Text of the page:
If the UK government’s ability to deliver its childhood obesity strategy reflected the significance of the issue, you’d be forgiven for thinking it was not a big deal. Quite the opposite. As a health select committee report reminds us:
Treating obesity and its consequences is currently estimated to cost the NHS £5.1 billion every year. It is one of the risk factors for type 2 diabetes, which accounts for spending of £8.8 billion a year, almost 9% of the NHS budget.
This isn’t just a job for government though. Business plays a crucial role in helping tackle obesity. For decades a number of large food companies have done their level best to fill our bellies with copious amounts of sugar. But there’s a huge opportunity to create genuinely healthy sweet-tasting foods, and even to disrupt consumer patterns by offering new and taste-redefining food and drinks.
Innovation efforts have largely focused on finding clever ways of marketing products to us, offering possibly health-harming sugar-free alternatives and hiding sugar in food products that many consumers would be shocked to discover contain sugar at all.
Much of the past and current innovation has focused on maximising profits and market share which has thrown up worrying health concerns – for example the impact of food additives on the human auto-immune system.
When it comes to sugar, efforts have been focused on searching for sweet substitutes. Artificial sweeteners, however, come with their own health problems.
Meanwhile, natural sugar alternatives such as Stevia have been slow to penetrate the market. And there is evidence that even safer alternatives may simply continue to train us to avoid less sweet healthier foods, grooming our sweetness addiction even further. So, innovation that substitutes sugar for healthy sweeteners may simply not be enough to deal with the obesity crisis. It could even make the problem worse.
Game changing opportunities
Yet there are game-changing opportunities that parallel radical innovations in other sectors such as energy (solar, wind and even ere unusual alternatives like radio waves), cars (hybrids and electric) and even paint (water based paints). Innovating like this isn’t easy, but it does show a willingness to think out of the box – a vital ingredient.
There are market opportunities here as well as a chance to put innovation to the service of human health. James Dyson achieved this with innovative leaps forward in environmentally cheap doxycycline 100mg friendlier (and health-friendlier) hand-dryers. And the growth of waterless urinals is another example of radical thinking and design that has taken over an established sector.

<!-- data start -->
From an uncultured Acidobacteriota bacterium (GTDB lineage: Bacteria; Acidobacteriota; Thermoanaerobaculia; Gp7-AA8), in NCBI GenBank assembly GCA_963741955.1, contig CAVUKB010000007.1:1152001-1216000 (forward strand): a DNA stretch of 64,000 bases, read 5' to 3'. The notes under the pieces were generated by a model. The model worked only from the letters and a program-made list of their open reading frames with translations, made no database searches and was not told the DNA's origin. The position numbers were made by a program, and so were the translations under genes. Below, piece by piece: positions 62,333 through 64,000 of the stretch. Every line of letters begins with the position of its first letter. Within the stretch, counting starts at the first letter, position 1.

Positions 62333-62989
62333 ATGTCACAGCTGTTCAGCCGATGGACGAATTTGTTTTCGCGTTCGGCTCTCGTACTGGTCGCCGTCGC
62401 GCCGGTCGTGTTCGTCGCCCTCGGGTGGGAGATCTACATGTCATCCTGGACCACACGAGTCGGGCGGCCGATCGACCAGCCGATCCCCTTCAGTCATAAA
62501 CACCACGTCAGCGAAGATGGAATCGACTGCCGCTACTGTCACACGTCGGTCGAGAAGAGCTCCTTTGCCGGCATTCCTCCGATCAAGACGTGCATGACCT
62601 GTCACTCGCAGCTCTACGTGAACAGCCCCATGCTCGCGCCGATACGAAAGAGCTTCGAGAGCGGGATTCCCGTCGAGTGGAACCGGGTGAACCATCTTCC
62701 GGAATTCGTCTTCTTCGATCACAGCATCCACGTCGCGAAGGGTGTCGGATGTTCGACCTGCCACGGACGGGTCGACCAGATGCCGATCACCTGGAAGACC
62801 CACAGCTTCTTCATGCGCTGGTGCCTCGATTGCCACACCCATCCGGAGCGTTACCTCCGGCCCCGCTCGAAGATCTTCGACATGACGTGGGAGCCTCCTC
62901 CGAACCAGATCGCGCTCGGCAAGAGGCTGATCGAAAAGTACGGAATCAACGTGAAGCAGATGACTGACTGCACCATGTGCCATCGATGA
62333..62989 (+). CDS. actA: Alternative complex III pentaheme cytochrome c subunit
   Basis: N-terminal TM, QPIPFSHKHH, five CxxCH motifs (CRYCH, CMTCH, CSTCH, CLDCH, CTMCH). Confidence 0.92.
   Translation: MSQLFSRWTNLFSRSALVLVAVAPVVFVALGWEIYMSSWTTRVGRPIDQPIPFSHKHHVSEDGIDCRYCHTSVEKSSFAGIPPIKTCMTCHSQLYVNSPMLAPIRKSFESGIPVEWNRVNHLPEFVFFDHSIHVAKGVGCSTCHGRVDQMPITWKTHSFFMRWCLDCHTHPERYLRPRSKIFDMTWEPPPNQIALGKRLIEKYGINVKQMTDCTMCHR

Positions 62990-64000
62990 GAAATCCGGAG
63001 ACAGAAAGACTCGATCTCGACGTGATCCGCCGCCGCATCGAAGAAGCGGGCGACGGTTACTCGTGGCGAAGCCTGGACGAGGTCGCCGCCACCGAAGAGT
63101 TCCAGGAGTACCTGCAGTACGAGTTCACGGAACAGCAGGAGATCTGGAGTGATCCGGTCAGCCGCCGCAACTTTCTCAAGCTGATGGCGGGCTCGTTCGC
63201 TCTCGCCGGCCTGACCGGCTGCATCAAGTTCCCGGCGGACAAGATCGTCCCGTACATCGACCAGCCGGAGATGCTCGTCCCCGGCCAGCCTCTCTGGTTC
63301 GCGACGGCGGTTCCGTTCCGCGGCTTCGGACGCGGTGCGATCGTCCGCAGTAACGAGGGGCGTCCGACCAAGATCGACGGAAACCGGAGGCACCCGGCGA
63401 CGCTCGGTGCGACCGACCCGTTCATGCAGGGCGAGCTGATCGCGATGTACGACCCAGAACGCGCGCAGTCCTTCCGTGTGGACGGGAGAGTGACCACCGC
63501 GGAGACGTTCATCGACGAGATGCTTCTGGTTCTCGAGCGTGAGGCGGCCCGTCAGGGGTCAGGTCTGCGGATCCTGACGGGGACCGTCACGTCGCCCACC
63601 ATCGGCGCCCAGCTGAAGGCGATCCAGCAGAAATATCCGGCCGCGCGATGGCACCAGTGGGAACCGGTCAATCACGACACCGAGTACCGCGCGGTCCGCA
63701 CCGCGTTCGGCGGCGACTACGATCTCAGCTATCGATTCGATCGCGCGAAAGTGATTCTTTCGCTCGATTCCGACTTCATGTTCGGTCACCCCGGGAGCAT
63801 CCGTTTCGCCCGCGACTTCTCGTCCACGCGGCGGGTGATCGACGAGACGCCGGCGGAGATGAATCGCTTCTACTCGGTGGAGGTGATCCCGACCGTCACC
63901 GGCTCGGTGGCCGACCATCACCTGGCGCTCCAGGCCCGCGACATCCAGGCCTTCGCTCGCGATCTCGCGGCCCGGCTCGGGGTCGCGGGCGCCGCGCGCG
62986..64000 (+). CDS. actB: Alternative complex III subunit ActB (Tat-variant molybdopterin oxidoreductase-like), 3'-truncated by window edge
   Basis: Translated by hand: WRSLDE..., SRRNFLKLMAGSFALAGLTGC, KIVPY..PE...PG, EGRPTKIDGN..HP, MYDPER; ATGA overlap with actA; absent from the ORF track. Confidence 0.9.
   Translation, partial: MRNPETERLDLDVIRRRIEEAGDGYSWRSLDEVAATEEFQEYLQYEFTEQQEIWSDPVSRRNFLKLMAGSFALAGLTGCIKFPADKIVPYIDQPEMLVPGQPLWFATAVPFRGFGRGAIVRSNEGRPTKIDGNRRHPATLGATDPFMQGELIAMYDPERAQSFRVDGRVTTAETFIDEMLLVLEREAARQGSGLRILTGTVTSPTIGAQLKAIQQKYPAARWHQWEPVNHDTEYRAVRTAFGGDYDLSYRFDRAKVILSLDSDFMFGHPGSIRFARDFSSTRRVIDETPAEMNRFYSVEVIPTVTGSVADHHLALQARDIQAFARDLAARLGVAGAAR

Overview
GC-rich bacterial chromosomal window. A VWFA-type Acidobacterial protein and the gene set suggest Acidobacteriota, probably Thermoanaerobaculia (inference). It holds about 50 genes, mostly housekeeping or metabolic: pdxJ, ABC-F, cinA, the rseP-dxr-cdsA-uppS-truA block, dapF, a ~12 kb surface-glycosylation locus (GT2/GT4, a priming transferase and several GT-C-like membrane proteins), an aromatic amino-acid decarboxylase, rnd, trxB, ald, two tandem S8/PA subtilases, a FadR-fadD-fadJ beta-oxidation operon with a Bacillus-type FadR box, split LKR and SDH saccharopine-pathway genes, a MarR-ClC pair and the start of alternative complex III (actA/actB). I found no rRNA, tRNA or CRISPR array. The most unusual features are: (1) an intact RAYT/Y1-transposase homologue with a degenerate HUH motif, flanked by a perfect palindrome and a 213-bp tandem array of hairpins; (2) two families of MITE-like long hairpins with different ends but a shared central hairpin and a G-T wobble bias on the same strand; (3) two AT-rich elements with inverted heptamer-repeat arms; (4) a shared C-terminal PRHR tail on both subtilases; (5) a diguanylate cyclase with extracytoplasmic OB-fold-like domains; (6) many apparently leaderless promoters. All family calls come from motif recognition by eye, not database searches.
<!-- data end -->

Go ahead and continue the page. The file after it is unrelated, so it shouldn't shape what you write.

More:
Sadly, however, innovation is limited to the fringes of food corporations. None are yet committed to taking a fundamental look at the way they produce food, and instead tinker with and repackage the same old products.
The way forward
Real innovation is often disruptive in positive ways to markets. There is an opportunity here for firms to really look at the design of food in relation to current health.
The challenge is to see obesity as a critical issue, to question the fundamentals of the food we eat and to begin to imagine things totally differently. Other industries show the potential for fundamental innovation when under fire. The most obvious examples are in the field of renewable energy, which has been developed in the face of climate change. Hybrid vehicles and solar chargers are classic examples of new income streams that arise from thinking and designing differently.
The food industry has a chance and a duty to radically innovate. But it seems more intent on developing sugar substitutes or reducing the size of their servings, and sneaking in an extra buck of profit in the process.
So, what is the way forward? One possibility would be for large food manufacturers to accept that their product systems are stuck and need an overhaul. In the financial sector, Visa partners with startups to explore more out of the box thinking. And it doesn’t just do it to be charitable. It does it because the best solutions may need to come from smaller scale and fresher thinking innovators. Yet I struggled to find one example of a start-up offering innovations in the area of sugar in food on Uniliver’s start-up partners initiative, Foundry.
So are food companies up to the task of responding to the obesity crisis? Do they even want to? Will a sugar tax simply lead to more wily marketing methods and product tinkering?
The obesity epidemic in no longer a ticking time bomb. The explosion is happening right now. With the government’s strategy facing further delays, it is time for industry to act. And that starts with real innovation.